On October 24th, a free presentation titled "Grimm for Grown-ups" is happening at the Goethe-Institut in Montreal as part of the Festival.From the Institute's website:
German storytellers who are special guests of the Quebec Intercultural Storytelling Festival will enchant your ears with traditional German folk and fairy tales for adults. Come discover the metaphors, Freudian slips, violence, beauty and poetry of these stories, which have crossed the ages and still speak to our hearts and imagination today.You can find more information about the presentation HERE.
I wonder if anyone will be recording? This would make a great podcast!As for the rest of the Storytelling Festival it will be presented in both English and French , here's the rundown according to the press release:
The 10th edition of the Québec Intercultural Storytelling Festival will take place from October the 16th to the 25th, in concert venues, libraries, and theatres around Montréal, Québec City and the Eastern Townships. More than 130 events will be presented, in French and in English, by no less than 120 storytellers. This year, the Festival's English Section is featuring artists from Germany, Israel, England, the Yukon, Ontario and Québec.You can see the other events planned and look at the amazing number and range of talented storytellers coming to town for this event HERE.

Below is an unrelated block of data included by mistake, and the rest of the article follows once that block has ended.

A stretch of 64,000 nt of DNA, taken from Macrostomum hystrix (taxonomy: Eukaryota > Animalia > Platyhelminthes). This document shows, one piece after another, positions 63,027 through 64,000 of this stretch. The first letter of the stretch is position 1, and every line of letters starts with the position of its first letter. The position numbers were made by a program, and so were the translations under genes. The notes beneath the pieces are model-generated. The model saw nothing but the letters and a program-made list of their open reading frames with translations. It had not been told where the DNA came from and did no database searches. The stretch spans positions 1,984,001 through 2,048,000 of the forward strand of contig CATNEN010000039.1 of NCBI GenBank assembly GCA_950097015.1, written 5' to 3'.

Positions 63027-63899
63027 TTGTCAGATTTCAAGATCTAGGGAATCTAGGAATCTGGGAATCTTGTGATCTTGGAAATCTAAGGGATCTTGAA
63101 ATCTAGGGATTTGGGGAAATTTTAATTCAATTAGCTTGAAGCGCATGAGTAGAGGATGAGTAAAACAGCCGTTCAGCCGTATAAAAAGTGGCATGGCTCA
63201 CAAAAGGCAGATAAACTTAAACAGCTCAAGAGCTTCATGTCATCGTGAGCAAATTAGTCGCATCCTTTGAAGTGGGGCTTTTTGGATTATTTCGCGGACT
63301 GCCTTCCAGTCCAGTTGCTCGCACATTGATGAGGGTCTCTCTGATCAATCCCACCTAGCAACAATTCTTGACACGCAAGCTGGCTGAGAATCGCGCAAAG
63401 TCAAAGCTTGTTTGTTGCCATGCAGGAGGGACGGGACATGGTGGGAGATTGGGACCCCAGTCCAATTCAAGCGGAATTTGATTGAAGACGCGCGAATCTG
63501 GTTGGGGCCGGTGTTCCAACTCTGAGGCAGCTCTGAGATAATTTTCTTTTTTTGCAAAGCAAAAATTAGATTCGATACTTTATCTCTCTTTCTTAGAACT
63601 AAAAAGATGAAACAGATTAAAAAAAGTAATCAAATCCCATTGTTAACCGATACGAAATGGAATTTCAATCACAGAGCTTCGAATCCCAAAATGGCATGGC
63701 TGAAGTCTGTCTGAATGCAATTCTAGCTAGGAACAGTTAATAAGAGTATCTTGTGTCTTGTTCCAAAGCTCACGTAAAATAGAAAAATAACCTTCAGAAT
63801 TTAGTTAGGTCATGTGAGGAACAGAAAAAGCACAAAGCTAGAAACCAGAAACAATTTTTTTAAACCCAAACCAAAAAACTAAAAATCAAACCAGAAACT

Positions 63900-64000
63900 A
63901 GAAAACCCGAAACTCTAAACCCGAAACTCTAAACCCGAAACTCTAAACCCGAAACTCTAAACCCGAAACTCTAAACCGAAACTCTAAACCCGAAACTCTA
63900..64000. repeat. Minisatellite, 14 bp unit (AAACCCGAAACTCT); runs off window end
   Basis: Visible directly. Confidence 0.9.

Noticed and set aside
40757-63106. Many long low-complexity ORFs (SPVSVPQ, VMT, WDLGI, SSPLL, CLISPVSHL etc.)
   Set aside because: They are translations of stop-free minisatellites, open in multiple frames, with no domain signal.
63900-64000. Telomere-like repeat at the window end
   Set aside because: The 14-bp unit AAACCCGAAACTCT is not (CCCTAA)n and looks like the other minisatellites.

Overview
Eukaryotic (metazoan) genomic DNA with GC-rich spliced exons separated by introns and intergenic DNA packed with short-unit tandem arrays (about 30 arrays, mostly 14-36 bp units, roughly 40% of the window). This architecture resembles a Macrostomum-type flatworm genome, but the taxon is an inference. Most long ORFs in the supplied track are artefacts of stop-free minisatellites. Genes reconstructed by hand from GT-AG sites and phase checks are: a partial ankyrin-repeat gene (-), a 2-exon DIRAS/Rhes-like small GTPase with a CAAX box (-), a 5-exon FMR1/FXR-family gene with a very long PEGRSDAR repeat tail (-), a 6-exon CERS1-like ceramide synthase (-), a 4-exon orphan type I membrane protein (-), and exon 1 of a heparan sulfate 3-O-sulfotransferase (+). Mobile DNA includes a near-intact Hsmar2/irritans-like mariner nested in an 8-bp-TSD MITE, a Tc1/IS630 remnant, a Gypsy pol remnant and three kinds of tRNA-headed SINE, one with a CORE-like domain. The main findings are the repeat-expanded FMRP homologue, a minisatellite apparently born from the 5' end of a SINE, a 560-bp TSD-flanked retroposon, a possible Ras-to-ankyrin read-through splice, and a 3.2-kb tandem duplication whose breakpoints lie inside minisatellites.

While storytelling is often considered (at least in English-speaking countries) to be for children only, the reality is that storytelling - when done well and appropriately - has a profound impact on listeners no matter what the age. Storytelling is used, not only for recreational purposes and to communicate information but also for healing and therapy. (And just look at the news: There's a whole lot of storytelling happening right there! Sorry, couldn't resist.)
My favorite storyteller is still Dr Clarissa Pinkola Estes, whom I discovered about ten years ago. A multi-award winning author and Jungian-analyst, who uses her storytelling to look at the human condition as well as for healing and therapy, she weaves fairy tales, folktales, myths and legends effortlessly into her presentations. I highly recommend her audiobooks:
- Women Who Run With the Wolves: Myths and Stories of the Wild Women Archetypes (which was also a NY Times bestseller)
- The Red Shoes: On Torment and the Recovery of the Soul Life
- Warming the Stone Child: Stories and Myths About Abandonment and the Unmothered Child
- The Creative Fire: Myths and Stories About the Cycles of Creativity
It's worth tracking down the out-of-print titles. I especially enjoy how she uses a mix of well known tales and lesser known ones from all over the world. The result, at least for me, is that it makes it clear how tales can transcend boundaries of race and culture because the human experience is same the world over, albeit in different forms. It's good to be reminded of that from time to time.